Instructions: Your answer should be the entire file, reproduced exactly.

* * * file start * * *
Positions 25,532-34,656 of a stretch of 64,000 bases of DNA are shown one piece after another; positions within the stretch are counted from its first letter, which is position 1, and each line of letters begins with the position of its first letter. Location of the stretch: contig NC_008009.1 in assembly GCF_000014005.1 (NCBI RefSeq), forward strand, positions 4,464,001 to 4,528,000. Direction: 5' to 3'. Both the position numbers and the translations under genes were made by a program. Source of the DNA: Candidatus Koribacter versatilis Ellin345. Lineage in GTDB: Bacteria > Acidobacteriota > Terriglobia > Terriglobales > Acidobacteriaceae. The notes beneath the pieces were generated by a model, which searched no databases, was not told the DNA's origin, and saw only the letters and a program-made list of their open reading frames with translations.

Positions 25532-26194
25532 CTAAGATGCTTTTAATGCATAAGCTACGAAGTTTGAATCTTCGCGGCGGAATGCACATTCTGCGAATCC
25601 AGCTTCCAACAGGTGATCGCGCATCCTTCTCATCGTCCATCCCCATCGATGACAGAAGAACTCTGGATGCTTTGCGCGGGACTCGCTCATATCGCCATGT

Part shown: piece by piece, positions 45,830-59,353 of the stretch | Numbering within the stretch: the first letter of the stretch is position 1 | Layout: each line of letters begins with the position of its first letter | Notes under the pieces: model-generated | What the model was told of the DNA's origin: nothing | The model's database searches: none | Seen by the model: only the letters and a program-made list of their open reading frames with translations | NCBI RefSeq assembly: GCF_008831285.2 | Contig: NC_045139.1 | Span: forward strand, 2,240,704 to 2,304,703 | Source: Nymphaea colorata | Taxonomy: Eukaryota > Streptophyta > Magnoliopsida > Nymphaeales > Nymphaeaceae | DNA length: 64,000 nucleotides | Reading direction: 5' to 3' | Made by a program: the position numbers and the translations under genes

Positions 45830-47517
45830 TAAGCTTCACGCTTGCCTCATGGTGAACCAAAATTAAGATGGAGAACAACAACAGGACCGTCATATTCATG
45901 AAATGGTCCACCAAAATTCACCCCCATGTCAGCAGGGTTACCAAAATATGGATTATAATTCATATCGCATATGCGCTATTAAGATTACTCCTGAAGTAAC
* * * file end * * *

Positions 25,532-34,656 of a stretch of 64,000 bases of DNA are shown one piece after another; positions within the stretch are counted from its first letter, which is position 1, and each line of letters begins with the position of its first letter. Location of the stretch: contig NC_008009.1 in assembly GCF_000014005.1 (NCBI RefSeq), forward strand, positions 4,464,001 to 4,528,000. Direction: 5' to 3'. Both the position numbers and the translations under genes were made by a program. Source of the DNA: Candidatus Koribacter versatilis Ellin345. Lineage in GTDB: Bacteria > Acidobacteriota > Terriglobia > Terriglobales > Acidobacteriaceae. The notes beneath the pieces were generated by a model, which searched no databases, was not told the DNA's origin, and saw only the letters and a program-made list of their open reading frames with translations.

Positions 25532-26194
25532 CTAAGATGCTTTTAATGCATAAGCTACGAAGTTTGAATCTTCGCGGCGGAATGCACATTCTGCGAATCC
25601 AGCTTCCAACAGGTGATCGCGCATCCTTCTCATCGTCCATCCCCATCGATGACAGAAGAACTCTGGATGCTTTGCGCGGGACTCGCTCATATCGCCATGT

Part shown: piece by piece, positions 45,830-59,353 of the stretch | Numbering within the stretch: the first letter of the stretch is position 1 | Layout: each line of letters begins with the position of its first letter | Notes under the pieces: model-generated | What the model was told of the DNA's origin: nothing | The model's database searches: none | Seen by the model: only the letters and a program-made list of their open reading frames with translations | NCBI RefSeq assembly: GCF_008831285.2 | Contig: NC_045139.1 | Span: forward strand, 2,240,704 to 2,304,703 | Source: Nymphaea colorata | Taxonomy: Eukaryota > Streptophyta > Magnoliopsida > Nymphaeales > Nymphaeaceae | DNA length: 64,000 nucleotides | Reading direction: 5' to 3' | Made by a program: the position numbers and the translations under genes

Positions 45830-47517
45830 TAAGCTTCACGCTTGCCTCATGGTGAACCAAAATTAAGATGGAGAACAACAACAGGACCGTCATATTCATG
45901 AAATGGTCCACCAAAATTCACCCCCATGTCAGCAGGGTTACCAAAATATGGATTATAATTCATATCGCATATGCGCTATTAAGATTACTCCTGAAGTAAC